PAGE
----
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I have a .NET method for doing DES encryption on a string:

public static string EncryptTripleDES(string value, byte[] encryptionKey, byte[] initializationVector) {
  if (!value.IsNullOrEmpty()) {
    TripleDESCryptoServiceProvider cryptoProvider = new TripleDESCryptoServiceProvider();
    MemoryStream ms = new MemoryStream();
    CryptoStream cs = new CryptoStream(ms, cryptoProvider.CreateEncryptor(encryptionKey, initializationVector), CryptoStreamMode.Write);
    StreamWriter sw = new StreamWriter(cs);
    sw.Write(value);
    sw.Flush();
    cs.FlushFinalBlock();
    ms.Flush();
    //convert back to a string
    return Convert.ToBase64String(ms.GetBuffer(), 0, (int)ms.Length);
  } else {
    return "";
  }
}

As you see, the algorithm takes 2 parameters - an "encryption key" and an "initialization vector".

Now I need to write a DES encryption/decryption function in Java, paralleling this function, such that if you supply the same encryption key and initialization vector, you'll be able to decrypt in Java something that was encrypted in C#. (Puts on Java overalls, dusts off about 10 years since last using Java, Googles for DES encryption in Java...)

Found a decent Java DES encryption approach here. But - oh dear, it turns out that this algorithm insists on an initialization vector of exactly 8 bytes; the .NET code uses an init vector of 24 bytes!

Now what? Why does Java insist on an 8-byte init vector? And how can I decrypt something that was encrypted using a 24-byte init vector?

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If you are encrypting this data because you need security and you require using a version of DES, I would go with TripleDES which is 168 bit, instead of standard DES which is 56 bit. Standard DES is simply too easy to be cracked if you have data which needs to be secure for any reason. –  FreeAsInBeer May 19 '11 at 15:46

3 Answers 3

up vote 2 down vote accepted

Have you tried using the first 8 bytes of the 24 byte initialization vector in the Java code? Everything I'm seeing through searching and looking at source code indicates that only the first 8 bytes would be used since Triple DES has an 8 byte block size. I'm really surprised that the .NET code doesn't raise an exception like the one mentioned in this question since the IV doesn't match the algorithm's block size. Also, see this question for examples where the 8 byte IV is used successfully.

One additional challenge in the .NET code is that default values are used for the padding and ciphermode. I don't know what .NET will use for those, although the remarks here indicate that the default ciphermode is CBC. I see no mention of padding, but from the interoperability example here, it seems that CBC and PKCS5Padding will work. I'd hesitate to rely on defaults for interoperability like this though, as they can be problematic.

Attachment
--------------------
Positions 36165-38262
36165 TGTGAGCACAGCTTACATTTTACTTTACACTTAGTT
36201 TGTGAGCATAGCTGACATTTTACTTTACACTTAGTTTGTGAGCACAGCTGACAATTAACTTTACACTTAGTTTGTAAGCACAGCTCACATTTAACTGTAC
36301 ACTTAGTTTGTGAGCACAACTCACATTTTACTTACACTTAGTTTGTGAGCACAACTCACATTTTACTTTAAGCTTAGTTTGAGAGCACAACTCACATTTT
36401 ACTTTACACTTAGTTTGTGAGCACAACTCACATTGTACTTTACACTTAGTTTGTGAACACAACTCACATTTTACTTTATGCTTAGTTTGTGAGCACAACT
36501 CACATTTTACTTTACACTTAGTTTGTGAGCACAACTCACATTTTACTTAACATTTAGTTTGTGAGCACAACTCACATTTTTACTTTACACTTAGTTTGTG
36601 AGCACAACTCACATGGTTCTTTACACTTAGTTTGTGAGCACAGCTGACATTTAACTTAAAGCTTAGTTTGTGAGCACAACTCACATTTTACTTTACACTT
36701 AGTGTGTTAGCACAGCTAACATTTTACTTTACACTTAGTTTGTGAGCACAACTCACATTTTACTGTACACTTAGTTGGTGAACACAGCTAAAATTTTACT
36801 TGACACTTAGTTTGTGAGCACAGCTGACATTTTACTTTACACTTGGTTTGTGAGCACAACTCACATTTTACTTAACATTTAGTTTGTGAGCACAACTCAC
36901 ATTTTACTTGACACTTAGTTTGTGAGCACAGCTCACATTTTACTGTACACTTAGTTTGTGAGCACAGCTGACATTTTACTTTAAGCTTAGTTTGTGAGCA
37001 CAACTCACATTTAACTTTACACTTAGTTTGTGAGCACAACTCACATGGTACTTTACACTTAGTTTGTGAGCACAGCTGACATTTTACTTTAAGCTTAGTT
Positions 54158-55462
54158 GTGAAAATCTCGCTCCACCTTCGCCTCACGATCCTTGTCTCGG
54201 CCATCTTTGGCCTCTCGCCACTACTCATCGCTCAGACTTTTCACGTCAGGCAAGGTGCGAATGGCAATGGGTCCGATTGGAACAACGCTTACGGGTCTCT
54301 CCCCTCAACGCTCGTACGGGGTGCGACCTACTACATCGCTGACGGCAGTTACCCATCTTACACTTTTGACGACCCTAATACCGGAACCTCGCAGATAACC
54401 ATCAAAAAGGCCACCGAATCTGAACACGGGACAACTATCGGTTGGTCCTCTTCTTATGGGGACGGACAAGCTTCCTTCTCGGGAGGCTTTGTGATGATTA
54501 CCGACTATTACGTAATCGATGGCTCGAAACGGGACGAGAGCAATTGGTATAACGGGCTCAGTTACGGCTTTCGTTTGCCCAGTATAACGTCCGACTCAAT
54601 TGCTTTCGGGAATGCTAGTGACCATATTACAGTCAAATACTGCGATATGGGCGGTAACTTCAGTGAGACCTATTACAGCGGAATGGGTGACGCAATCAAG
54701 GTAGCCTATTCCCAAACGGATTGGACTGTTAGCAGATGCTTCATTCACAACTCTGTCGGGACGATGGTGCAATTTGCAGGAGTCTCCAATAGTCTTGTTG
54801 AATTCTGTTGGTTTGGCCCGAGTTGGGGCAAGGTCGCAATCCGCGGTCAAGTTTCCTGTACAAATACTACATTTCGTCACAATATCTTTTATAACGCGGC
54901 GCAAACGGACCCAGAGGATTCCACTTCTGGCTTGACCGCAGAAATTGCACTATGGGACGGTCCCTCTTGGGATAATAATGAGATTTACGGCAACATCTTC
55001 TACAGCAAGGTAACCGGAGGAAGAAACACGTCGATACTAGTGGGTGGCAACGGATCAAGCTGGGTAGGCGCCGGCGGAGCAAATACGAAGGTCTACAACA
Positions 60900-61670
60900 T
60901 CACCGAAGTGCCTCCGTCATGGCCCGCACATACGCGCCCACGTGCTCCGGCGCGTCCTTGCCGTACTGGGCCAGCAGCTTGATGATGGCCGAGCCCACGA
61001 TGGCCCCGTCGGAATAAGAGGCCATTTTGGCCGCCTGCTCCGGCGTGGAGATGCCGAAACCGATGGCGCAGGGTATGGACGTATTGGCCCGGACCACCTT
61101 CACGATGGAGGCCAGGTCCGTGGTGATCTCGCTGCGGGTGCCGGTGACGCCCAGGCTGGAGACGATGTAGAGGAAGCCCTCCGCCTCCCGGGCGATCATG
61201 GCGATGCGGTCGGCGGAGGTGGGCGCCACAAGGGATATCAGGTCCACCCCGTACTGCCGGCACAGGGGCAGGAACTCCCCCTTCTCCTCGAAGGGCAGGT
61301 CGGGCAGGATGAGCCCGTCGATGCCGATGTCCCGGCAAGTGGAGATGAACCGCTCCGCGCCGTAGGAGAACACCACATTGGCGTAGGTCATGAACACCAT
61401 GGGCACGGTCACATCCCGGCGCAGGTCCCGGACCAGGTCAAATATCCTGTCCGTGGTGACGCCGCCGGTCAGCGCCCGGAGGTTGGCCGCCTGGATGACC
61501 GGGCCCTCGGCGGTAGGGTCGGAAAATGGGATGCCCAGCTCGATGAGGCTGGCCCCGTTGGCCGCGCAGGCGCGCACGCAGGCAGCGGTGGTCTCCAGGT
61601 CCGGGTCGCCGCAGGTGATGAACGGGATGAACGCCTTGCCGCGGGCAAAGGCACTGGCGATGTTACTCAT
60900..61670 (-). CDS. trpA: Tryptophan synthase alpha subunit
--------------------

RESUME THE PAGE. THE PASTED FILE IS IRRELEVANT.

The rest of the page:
Coming from a Java background I'm not really sure what is going on in the C# code using a 24 byte IV, but the 8 byte IV enforced by Java seems to be correct to me. I'm always interested in being proven wrong and learning something new though. Bouncycastle as mentioned by @Tim also enforces this same constraint and it seems like .NET usually does also.

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You genius, you! I truncated the byte array to 8 bytes, and it works perfectly! THANK YOU! –  Shaul May 19 '11 at 15:05

From MSDN:

The IV property is automatically set to a new random value whenever you create a new instance of one of the SymmetricAlgorithm classes or when you manually call the GenerateIV method. The size of the IV property must be the same as the BlockSize property.

So it seems to me that you can simply change the BlockSize property, and you can then set the IV to whatever size you need.

EDIT

From what I have gathered in my research, it seems that all implementations of the DES encryption algorithm use 8 bytes (64 bits, 8 of which get thrown away, leaving you with 56 byte). TripleDES (3DES) allows for a key of 24 bytes (or 192 bits, 24 of which get thrown away, leaving you with 168 bits).

It seems that you will either need to use a TripleDES algorithm in Java (several libraries are available, example, SO Question), or you will need to re-encrypt your data using the regular DES encryption algorithm in .NET.

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Ummm... that's good for .NET... I'm looking for a solution in Java... –  Shaul May 19 '11 at 11:59
    
@Shaul - I think his point was that you can change the .NET implementation to use an 8 byte IV and then the Java approach will have what it wants. –  Tim May 19 '11 at 12:02
    
@Tim - .NET is what it is; I can't change that, and besides, we already have encrypted data that we now need to be able to decrypt in Java. –  Shaul May 19 '11 at 12:03
    
OK, well then that won't work, but it wasn't clear from your original post that you couldn't change the .NET implementation and/or that the data was already encrypted. –  Tim May 19 '11 at 12:06
    
@Tim - quote: "And how can I decrypt something that was encrypted using a 24-byte init vector?" –  Shaul May 19 '11 at 12:07

Have you taken a look at the Bouncy Castle library for Java? I can't tell from their (very sparse) documentation and samples, but it seems like a widely used library so I'd hope it'd be that flexible. Worth taking a look at least if you haven't already.

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